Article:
Academic journal article British Journal of Community Justice

Transforming Rehabilitation, a Fiscal Motivated Approach to Offender Management

Academic journal article British Journal of Community Justice

Transforming Rehabilitation, a Fiscal Motivated Approach to Offender Management

Article excerpt

Introduction

The probation service has been at the crossroads many times in its history but currently it is heading for its greatest challenge since its inception. The recommendations contained in 'Transforming Rehabilitation' will change the justice system. The question that has to be asked is whether it will be for the better? Recently thirteen Labour Police and Crime Commissioners have written to Chris Grayling, Secretary of State, to express their concerns about the planned changes and the potential impact for public safety. They stated that Probation Trusts know and understand their local areas and have constructive working relationships with agencies such as the police and private and voluntary sector groups. They were concerned with the fragmentation of services and how risk of reoffending can oscillate over time. The sheer speed of the proposed changes also alarmed them and they accused the Secretary of State of hiding behind the 2007 Offender Management Act (discussed later in the article) rather than seeking Parliamentary approval (see Russellwebster.com for details of responses to Transforming Rehabilitation). NAPO, the probation officers' union has complained that Transforming Rehabilitation conflates areas that probation is responsible for with those for which it is not, for example supervising short-term prisoners on release, and then to lay blame on it for not doing the work very well. One response would be that this is a somewhat disingenuous and cynical, constructing of a straw man for destruction. Undoubtedly, there is distinct merit in working with those sentenced to less than 12 months, this is a view shared by current probation staff and service users alike, as is the proposal to engage ex-service users and mentors to provide an individualised approach to sentence planning. But should this be a rationale for the dismantling of the probation service?

Debbie Ryan of G4S sees the Transforming Rehabilitation agenda as a:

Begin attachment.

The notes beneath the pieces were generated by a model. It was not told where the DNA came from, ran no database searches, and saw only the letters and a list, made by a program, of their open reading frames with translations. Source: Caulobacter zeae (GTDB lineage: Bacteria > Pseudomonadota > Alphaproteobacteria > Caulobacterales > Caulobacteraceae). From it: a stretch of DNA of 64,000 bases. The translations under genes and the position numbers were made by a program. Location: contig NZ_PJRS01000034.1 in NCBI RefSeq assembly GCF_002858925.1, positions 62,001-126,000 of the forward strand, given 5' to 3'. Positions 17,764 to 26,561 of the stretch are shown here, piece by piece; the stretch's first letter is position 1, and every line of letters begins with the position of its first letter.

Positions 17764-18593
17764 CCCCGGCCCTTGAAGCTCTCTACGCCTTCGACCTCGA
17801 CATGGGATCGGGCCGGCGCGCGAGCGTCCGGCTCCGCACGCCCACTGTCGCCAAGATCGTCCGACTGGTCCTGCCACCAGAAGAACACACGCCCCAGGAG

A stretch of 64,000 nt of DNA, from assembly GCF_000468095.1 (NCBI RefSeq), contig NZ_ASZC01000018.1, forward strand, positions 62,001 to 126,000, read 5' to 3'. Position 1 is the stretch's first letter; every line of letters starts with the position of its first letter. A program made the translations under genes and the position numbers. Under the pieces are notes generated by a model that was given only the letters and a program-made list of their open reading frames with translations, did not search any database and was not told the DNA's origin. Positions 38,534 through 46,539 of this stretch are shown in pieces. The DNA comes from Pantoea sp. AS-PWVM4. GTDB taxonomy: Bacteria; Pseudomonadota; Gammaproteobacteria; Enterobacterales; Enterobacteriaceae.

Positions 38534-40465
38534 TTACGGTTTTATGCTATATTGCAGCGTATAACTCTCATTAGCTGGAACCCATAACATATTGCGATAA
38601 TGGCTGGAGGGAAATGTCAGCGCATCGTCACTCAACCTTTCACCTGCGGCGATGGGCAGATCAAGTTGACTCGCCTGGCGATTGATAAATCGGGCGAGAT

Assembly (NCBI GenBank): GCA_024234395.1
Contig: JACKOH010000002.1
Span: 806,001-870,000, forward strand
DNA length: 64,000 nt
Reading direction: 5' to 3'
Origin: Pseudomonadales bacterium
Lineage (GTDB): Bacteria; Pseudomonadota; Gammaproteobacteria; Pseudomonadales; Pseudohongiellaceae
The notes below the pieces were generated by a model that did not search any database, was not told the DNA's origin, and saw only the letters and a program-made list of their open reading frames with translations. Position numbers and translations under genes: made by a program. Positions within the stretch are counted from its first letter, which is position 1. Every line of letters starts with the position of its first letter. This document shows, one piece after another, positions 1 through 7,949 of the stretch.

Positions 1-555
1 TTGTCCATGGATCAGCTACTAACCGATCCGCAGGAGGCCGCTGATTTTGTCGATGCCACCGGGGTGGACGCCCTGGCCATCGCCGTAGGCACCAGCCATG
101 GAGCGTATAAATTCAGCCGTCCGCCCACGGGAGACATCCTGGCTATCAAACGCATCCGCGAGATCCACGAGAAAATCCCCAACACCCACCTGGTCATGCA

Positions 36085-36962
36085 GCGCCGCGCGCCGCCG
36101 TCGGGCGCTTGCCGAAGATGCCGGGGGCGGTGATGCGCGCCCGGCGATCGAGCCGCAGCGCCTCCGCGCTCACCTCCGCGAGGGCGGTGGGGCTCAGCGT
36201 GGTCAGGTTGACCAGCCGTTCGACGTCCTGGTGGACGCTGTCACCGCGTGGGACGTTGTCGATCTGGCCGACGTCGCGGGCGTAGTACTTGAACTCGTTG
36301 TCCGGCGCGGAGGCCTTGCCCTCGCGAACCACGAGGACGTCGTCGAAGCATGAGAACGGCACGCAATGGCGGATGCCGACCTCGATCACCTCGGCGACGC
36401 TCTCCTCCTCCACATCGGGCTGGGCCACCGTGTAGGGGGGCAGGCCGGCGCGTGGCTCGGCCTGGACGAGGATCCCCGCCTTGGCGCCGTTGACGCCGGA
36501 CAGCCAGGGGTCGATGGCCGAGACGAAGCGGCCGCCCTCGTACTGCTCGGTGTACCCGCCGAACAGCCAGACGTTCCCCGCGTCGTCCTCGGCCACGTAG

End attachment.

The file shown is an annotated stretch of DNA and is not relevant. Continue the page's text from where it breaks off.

Once in a lifetime opportunity to look at probation with a blank sheet of paper. It is a chance to put service users at the heart of the new service models and if the new providers get it right we will see less people in prison and more money in rehabilitation. (Cited in Webster, 2013a)

We would question the notion of starting with a blank piece of paper when we have substantial experience of the evolution of effective ways of working with offenders, from low to high risk. Should we be jettisoning all this for working on a blank piece of paper, or even the back of an envelope, to start again? The irony is that the National Offender Management Service is training probation services across the world in a model we seek to discard. We have to question how such 'innovation' will be paid for, given that the current plans are influenced by the current government's austerity measures and a significant part of the argument for reform being one of improving value for money. This paper will consider the evidence and the politics for the proposed changes.

The Probation Service in England and Wales has changed remarkably in its hundred year history from a philanthropic, untrained base to what it is today, an organisation perhaps overly target focused (not the fault of the service) but with a workforce that is trained to identify and manage risk (Goodman, 2012). It has withstood previous attempts to deprofessionalise it, notably Michael Howard in 1995 withdrawing the requirement for staff to be trained for the work, which was overturned by New Labour when they were returned to power in 1997. It was new Labour that produced the Offender Management Act 2007 that introduced more competition into the probation service but it did not go as far as the current proposals. Sadiq Khan, Labour's Shadow Justice Secretary, has complained that experienced probation staff have not been treated with respect, with Labour voting against the new Bill which has been described by them as an enormous gamble (Khan, 2013). …

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